Supporting the transition from the Primary to Secondary School

Every year, a group of students in our school undergo a big change in their lives, moving from the Primary School to Secondary School. Most of the students look forward to this change with a sense of excitement, seeing it as an opportunity.

Ana Maria Dobre

Student Counsellor
International British School of Bucharest


Every year, a group of students in our school undergo a big change in their lives, moving from the Primary School to Secondary School. Most of the students look forward to this change with a sense of excitement, seeing it as an opportunity to start anew, with greater independence, with experiences to be enjoyed, and new friends to make. For others though, the first day of Secondary School can be in equal parts exciting and terrifying: new classmates, new courses, new teachers, and new expectations can all be sources of anxiety for them.

From both groups, we can expect questions regarding social interactions (being around older children, not knowing the rules) and academic expectations (having different teachers, extra lessons, and more homework). This transition is a big stepping-stone, which can seem a little intimidating to parents and kids.

Thankfully we are doing a lot to help both the students and parents prepare for this transition. One way we are helping as a school is by maintaining a mentoring relationship with all the children, having opened conversations about what they can expect (for example: their responsibilities, the programme, new lessons, getting around the facility, behaviour expectations, break times and socializing with older pupils), inviting the Year 7 students into the primary school to talk about their experience moving from Year 6 to Year 7 and life in the Secondary, and offering the students a chance to experience Year 7 lessons, with the Secondary School teachers coming across to the primary school to teach a lesson and answer questions the Year 6 students might have, and finally arranging time with the school counsellors.

The children from Year 6 have 3 key sessions with the school counsellors to discuss personal values in connection with school values and the social, emotional skills needed to thrive in the secondary school environment – relating to building positive, healthy relationships, communicating effectively, effective time management, maintaining personal care and safety, and community participation.

Through our conversations and actions, we can all help (parents and teachers working together) the children to deal with their fears and identify the positive aspects of the move to middle school.

Here are some books that can help parents to better understand and support the pupil’s transition:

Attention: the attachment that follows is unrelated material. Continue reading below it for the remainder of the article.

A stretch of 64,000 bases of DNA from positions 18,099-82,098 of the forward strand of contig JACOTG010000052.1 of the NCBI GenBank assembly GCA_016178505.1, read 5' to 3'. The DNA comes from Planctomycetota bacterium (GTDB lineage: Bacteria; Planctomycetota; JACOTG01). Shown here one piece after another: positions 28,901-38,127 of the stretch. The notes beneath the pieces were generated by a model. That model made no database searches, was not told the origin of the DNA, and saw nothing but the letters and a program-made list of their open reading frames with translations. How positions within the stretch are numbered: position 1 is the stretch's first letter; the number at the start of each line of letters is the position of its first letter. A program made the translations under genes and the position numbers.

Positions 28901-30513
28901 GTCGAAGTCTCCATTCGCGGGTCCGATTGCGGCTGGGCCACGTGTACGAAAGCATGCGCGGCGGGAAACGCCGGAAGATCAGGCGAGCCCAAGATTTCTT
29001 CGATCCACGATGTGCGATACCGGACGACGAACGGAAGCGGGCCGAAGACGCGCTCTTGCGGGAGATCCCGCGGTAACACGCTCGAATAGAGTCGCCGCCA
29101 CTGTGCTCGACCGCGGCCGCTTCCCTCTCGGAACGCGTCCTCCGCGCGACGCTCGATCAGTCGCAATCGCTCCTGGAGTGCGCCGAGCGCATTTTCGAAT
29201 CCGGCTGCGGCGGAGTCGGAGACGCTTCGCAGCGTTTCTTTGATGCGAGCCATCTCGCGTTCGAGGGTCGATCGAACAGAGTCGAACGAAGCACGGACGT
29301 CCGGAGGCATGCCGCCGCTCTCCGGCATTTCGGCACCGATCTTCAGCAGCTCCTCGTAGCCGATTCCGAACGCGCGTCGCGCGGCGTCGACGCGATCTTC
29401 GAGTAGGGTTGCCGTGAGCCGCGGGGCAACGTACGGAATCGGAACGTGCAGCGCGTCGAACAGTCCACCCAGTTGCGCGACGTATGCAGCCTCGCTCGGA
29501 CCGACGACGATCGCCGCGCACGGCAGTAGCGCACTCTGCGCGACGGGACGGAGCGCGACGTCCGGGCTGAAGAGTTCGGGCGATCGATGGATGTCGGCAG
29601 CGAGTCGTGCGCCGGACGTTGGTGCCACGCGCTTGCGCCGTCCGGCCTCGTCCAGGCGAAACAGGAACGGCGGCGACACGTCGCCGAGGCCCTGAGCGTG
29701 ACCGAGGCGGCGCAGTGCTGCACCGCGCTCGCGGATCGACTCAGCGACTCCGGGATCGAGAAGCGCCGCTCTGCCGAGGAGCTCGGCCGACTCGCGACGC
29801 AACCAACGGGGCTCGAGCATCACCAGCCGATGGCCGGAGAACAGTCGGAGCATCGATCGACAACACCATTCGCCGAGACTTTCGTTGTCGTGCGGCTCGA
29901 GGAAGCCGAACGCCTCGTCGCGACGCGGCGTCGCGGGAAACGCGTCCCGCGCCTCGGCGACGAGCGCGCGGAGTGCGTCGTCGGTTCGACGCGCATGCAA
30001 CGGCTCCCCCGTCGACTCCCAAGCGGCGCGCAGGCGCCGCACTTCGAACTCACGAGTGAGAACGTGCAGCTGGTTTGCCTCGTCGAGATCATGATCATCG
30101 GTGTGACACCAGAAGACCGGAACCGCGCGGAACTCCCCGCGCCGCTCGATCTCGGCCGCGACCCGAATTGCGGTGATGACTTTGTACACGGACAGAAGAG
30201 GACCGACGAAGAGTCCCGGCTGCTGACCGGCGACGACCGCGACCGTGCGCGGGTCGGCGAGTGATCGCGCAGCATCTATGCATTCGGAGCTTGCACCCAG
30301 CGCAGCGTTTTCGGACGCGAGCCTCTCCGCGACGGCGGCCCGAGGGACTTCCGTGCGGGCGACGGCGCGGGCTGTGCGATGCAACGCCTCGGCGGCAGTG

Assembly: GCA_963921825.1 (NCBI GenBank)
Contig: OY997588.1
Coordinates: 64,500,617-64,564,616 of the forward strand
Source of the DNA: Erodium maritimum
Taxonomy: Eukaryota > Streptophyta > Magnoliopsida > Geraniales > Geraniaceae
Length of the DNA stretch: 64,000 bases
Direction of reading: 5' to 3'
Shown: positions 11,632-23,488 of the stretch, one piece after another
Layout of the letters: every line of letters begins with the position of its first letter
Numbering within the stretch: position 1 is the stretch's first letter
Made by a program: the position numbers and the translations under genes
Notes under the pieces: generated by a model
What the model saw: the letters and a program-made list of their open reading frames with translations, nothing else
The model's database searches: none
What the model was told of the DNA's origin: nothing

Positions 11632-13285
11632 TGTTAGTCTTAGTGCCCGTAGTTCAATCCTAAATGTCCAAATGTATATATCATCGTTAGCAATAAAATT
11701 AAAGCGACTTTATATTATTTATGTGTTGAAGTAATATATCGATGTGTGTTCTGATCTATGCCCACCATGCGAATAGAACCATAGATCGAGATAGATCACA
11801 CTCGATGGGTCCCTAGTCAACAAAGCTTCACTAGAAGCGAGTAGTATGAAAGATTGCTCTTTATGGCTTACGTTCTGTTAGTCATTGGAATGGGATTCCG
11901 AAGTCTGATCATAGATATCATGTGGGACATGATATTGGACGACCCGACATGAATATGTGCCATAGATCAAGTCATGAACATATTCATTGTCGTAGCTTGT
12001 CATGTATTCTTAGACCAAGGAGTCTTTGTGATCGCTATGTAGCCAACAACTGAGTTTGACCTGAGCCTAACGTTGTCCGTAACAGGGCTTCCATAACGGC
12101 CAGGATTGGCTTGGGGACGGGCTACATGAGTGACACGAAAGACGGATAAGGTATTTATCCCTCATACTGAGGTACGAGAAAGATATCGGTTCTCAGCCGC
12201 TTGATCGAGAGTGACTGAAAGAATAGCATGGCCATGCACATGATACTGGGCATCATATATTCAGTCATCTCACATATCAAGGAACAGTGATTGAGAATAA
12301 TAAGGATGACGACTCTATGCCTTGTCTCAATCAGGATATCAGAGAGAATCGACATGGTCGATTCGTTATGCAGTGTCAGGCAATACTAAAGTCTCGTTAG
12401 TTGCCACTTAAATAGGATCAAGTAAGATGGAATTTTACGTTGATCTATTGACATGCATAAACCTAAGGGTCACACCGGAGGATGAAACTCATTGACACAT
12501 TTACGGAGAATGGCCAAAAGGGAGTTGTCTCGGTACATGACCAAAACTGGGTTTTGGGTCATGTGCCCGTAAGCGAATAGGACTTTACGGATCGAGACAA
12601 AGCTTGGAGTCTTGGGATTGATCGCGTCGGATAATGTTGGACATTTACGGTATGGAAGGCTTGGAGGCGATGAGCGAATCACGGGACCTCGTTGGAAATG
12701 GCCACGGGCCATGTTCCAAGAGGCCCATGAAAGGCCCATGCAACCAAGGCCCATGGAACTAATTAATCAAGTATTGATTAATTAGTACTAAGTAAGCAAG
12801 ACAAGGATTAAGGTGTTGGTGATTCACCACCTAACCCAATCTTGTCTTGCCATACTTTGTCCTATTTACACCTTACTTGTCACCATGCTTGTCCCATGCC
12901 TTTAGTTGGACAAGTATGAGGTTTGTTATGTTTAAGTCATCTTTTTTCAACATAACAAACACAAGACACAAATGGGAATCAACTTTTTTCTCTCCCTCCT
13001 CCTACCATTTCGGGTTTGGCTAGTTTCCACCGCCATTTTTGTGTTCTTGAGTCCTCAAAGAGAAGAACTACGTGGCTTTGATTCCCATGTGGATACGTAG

Student Health and Wellbeing Support

Adolescent children can pose great challenges to their parents in both positive and negative ways. As a matter of fact, developmental psychology informs us that the time of one’s life that is most stressful.

Ana Maria Dobre

Student Counsellor
International British School of Bucharest


Adolescent children can pose great challenges to their parents in both positive and negative ways. As a matter of fact, developmental psychology informs us that the time of one’s life that is most stressful is in fact the time when we parent teenage children.

The main reason for the perpetual conflictual state some families find themselves in, is the way natural developmental tasks conflict with parental beliefs about how a young person should act.

While adolescents struggle to find their identity and address their need for greater autonomy, defining one’s identity, self-worth, and enjoyment, parents usually stress the importance of high academic results and impeccable behaviour for their professional future.

While young people figure out how social relationships work outside the family, many parents set their personal expectations as the benchmark for them to have relationships, only allowing them to meet with people that match their set of values. Due to age and life experience difference, the values of the child and the values of the parent are often very different, and while everyone means well, everyone also makes mistakes.

To avoid ourselves becoming caught up in a whirlwind of conflict, groundings, and children lashing out, we need as adults to be aware of three important aspects.

Balance of Boundaries & Rules


All people need structure, to feel emotionally safe, but if the rules are too strict, too many or not clear enough, the teenager will tend to rebel against them in ways that can put them at risk.

Rules are for the entire family, not only for the children. If we have a rule that children are not allowed to insult anyone, we must respect that rule as well. Boundaries are important for both sides. If we want our children to respect our boundaries, then we must respect theirs also.